Denmark’s Home-Buying Costs Decline to Lowest Level Since 2004

Danish home mortgages’ share of family income fell to its lowest level since 2004 as house prices and interest rates fell, Realkredit Danmark A/S (DANSKE), the country’s second-largest mortgage lender, said.

Monthly mortgage payments for a fixed loan fell to 14 percent of an average income for a family with children, Realkredit, the home-lending arm of Danske Bank A/S, the country’s largest lender, said today in an e-mailed statement. Mortgage payments for an adjustable-rate loan fell to 3 percent.

“The continuing weak economic development and the recent period of uncertainty on the financial market have sent interest rates down,” Christian Heinig, chief economist at the bank, said in the statement.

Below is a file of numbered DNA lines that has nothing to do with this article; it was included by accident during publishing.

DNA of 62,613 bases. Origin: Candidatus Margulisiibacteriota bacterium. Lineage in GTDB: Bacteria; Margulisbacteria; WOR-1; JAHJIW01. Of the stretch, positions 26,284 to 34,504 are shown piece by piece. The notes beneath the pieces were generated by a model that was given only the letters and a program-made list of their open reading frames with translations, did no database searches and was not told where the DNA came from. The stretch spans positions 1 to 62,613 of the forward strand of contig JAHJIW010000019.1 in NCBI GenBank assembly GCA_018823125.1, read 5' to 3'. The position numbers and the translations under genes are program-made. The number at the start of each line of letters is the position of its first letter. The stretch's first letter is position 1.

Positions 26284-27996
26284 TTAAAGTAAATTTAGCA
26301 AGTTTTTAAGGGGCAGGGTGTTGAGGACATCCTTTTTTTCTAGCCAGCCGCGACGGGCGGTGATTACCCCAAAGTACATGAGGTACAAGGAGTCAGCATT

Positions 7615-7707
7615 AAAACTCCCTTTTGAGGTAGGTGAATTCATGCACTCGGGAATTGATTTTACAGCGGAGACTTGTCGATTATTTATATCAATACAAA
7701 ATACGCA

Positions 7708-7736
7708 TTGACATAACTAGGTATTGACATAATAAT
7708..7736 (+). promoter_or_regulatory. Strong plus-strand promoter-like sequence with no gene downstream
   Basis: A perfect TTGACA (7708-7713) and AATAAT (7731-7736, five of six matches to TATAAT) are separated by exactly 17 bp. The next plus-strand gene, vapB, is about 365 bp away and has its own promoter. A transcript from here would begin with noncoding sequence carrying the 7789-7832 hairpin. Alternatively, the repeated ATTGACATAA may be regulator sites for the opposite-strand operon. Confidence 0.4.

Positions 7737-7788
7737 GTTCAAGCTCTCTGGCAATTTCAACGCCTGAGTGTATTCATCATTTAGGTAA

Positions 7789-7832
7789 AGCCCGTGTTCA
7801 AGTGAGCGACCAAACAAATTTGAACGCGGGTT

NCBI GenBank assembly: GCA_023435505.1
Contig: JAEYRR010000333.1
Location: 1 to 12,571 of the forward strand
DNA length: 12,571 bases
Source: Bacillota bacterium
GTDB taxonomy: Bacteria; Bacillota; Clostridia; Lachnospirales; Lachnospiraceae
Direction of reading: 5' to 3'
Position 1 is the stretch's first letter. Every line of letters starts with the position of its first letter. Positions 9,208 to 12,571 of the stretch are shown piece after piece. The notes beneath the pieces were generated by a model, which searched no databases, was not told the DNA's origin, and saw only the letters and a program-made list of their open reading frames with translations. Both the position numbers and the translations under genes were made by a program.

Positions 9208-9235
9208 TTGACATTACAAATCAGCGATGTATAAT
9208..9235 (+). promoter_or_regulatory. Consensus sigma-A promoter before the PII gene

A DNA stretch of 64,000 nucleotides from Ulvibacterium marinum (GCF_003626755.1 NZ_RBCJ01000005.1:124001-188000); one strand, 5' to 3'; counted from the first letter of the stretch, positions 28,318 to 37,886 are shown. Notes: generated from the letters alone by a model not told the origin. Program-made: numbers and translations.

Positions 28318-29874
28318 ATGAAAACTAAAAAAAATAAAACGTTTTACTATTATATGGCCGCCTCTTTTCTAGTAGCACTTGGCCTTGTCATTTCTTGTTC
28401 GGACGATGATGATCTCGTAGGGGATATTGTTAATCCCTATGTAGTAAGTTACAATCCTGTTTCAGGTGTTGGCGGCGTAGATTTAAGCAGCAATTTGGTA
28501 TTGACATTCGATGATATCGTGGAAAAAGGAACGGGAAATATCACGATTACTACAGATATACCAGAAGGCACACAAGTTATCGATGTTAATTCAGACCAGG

Realkredit Danmark introduced a new index to measure average home-buying costs based on monthly payments for an average 140-square-meter house that costs 1.67 million kroner ($290,460). Monthly payments were 5,430 kroner, if financed with a 3.5 percent fixed-rate loan, and 1,240 kroner if financed with a mortgage that adjusts yearly, the lender said.

To contact the reporter on this story: Frances Schwartzkopff in Copenhagen at fschwartzko1@bloomberg.net

To contact the editor responsible for this story: Tasneem Brogger at tbrogger@bloomberg.net

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